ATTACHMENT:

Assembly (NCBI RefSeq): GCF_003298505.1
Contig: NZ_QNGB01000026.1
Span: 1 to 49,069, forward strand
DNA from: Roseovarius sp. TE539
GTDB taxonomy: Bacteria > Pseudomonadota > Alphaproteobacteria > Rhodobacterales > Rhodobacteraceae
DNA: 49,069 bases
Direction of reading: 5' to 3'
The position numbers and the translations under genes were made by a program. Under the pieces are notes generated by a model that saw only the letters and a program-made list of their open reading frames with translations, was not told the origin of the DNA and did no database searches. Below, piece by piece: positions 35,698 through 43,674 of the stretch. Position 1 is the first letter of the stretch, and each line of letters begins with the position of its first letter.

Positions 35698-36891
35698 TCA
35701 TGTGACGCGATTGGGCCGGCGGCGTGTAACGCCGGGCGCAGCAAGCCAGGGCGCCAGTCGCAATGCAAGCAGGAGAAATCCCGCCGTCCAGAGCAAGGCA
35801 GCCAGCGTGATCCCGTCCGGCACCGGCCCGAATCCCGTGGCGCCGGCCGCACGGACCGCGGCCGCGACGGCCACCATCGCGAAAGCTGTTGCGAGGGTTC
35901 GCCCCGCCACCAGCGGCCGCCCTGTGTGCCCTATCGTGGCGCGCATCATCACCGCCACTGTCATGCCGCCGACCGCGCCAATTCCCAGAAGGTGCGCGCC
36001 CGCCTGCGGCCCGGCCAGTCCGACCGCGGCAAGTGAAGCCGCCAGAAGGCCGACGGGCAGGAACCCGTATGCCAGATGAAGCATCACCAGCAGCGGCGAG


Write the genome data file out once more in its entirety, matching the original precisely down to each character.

Assembly (NCBI RefSeq): GCF_003298505.1
Contig: NZ_QNGB01000026.1
Span: 1 to 49,069, forward strand
DNA from: Roseovarius sp. TE539
GTDB taxonomy: Bacteria > Pseudomonadota > Alphaproteobacteria > Rhodobacterales > Rhodobacteraceae
DNA: 49,069 bases
Direction of reading: 5' to 3'
The position numbers and the translations under genes were made by a program. Under the pieces are notes generated by a model that saw only the letters and a program-made list of their open reading frames with translations, was not told the origin of the DNA and did no database searches. Below, piece by piece: positions 35,698 through 43,674 of the stretch. Position 1 is the first letter of the stretch, and each line of letters begins with the position of its first letter.

Positions 35698-36891
35698 TCA
35701 TGTGACGCGATTGGGCCGGCGGCGTGTAACGCCGGGCGCAGCAAGCCAGGGCGCCAGTCGCAATGCAAGCAGGAGAAATCCCGCCGTCCAGAGCAAGGCA
35801 GCCAGCGTGATCCCGTCCGGCACCGGCCCGAATCCCGTGGCGCCGGCCGCACGGACCGCGGCCGCGACGGCCACCATCGCGAAAGCTGTTGCGAGGGTTC
35901 GCCCCGCCACCAGCGGCCGCCCTGTGTGCCCTATCGTGGCGCGCATCATCACCGCCACTGTCATGCCGCCGACCGCGCCAATTCCCAGAAGGTGCGCGCC
36001 CGCCTGCGGCCCGGCCAGTCCGACCGCGGCAAGTGAAGCCGCCAGAAGGCCGACGGGCAGGAACCCGTATGCCAGATGAAGCATCACCAGCAGCGGCGAG